Someone once defined a social problem as a situation in which the real world differs from the theories of intellectuals. To the intelligentsia, it follows, as night the day, the real world is wrong and needs to change.
Having imagined a world in which each individual has the same probability of success as anyone else, intellectuals have been shocked and outraged that the real world is nowhere close to that ideal. Vast time and resources have been devoted to trying to figure out what prevents the ideal from being realized — as if there was any reason to expect it to be.
Despite all the words and numbers thrown around in discussing this, the terms used are so sloppy it is hard even to know what the issues are, much less how to resolve them.
In mid-May, both the New York Times and the Wall Street Journal ran Page One stories about class differences and mobility. The Times’ article was the first in a long series continuing a month later. The papers reached similar conclusions, based on similar sloppy uses of “mobility.”
The Times referred to “the chance of moving up from one class to another” and the Wall Street Journal referred to “the odds that a child born in poverty will climb to wealth.” But the odds or probabilities against something happening do not measure whether opportunity exists.
Anyone who saw me play basketball and saw Michael Jordan play basketball when we were youngsters would have given odds of a zillion to one he was more likely to make the NBA than I. Was I denied opportunity or access, were barriers put up against me, was the playing field not level? Or did Michael Jordan — and virtually everyone else — play basketball a lot better than I did?
A huge literature on social mobility often pays little or no attention to the fact that different individuals and groups have different skills, desires, attitudes and many other factors, including luck. If mobility means freedom to move, then we can all have the same mobility, even if some end up moving faster than others and others move not at all. A car capable of going 100 miles an hour can sit in a garage all year without moving. But that does not mean it has no mobility.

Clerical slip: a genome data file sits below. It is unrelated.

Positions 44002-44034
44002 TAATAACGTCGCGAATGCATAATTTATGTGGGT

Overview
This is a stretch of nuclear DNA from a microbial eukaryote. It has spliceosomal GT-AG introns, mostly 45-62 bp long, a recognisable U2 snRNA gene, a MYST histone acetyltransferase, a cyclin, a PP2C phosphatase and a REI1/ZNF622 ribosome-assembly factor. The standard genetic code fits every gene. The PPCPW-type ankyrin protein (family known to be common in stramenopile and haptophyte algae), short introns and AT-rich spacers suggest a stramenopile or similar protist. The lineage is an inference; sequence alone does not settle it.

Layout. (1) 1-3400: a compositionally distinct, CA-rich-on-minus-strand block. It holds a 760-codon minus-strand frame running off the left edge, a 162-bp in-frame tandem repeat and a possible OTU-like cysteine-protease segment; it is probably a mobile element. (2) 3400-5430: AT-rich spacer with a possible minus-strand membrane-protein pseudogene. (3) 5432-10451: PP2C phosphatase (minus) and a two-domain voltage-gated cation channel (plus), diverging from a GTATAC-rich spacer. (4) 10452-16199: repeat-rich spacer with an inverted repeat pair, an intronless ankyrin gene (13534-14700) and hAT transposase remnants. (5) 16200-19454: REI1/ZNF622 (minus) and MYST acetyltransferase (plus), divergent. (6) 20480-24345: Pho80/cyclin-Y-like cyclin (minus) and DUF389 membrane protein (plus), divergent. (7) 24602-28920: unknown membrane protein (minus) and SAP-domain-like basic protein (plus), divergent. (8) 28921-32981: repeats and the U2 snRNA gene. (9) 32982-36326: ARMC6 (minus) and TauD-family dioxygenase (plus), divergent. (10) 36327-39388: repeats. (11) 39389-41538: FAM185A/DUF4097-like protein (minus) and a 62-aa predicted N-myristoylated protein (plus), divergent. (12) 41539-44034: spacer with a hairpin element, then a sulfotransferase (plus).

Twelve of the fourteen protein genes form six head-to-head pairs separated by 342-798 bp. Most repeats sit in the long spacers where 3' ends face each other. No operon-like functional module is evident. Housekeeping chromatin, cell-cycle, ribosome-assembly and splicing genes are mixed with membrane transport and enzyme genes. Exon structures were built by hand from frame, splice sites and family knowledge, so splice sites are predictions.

When each individual and each group trails the long shadow of its cultural history, it is unlikely even to want to do the same things, much less be willing to make the same effort and sacrifice to achieve the same goals. Many are like the car still in the garage,though it is capable of going 100 mph.
So long as each generation raises its own children, people from different backgrounds will be raised with different values and habits. Even in a world with zero barriers to upward mobility, they would move at different speeds and in different directions.
If there is less upward movement today than in the past, that by no means proves external barriers are responsible.
The welfare state and multiculturalism both reduce the incentives of poor people to adopt new ways of life that would help them rise economically The last thing the poor need is another dose of such counterproductive liberal medicine.
Many comparisons of “classes” are in fact comparisons of people in different income brackets — but most Americans move from the lowest to the highest 20 percent over time.
Yet those obsessed with classes treat people in different brackets as if permanently stuck in those brackets.
The New York Times series even makes a big deal about disparities in income and lifestyle between the rich and the super-rich. But it is hard to get worked up because some poor devil has to fly his old propeller-driven plane, while someone further up the income scale flies around a mile or two higher in his twin-engine luxury jet.
Only if you have overdosed on disparities are you likely to wax indignant about such things.
Thomas Sowell is a nationally syndicated columnist.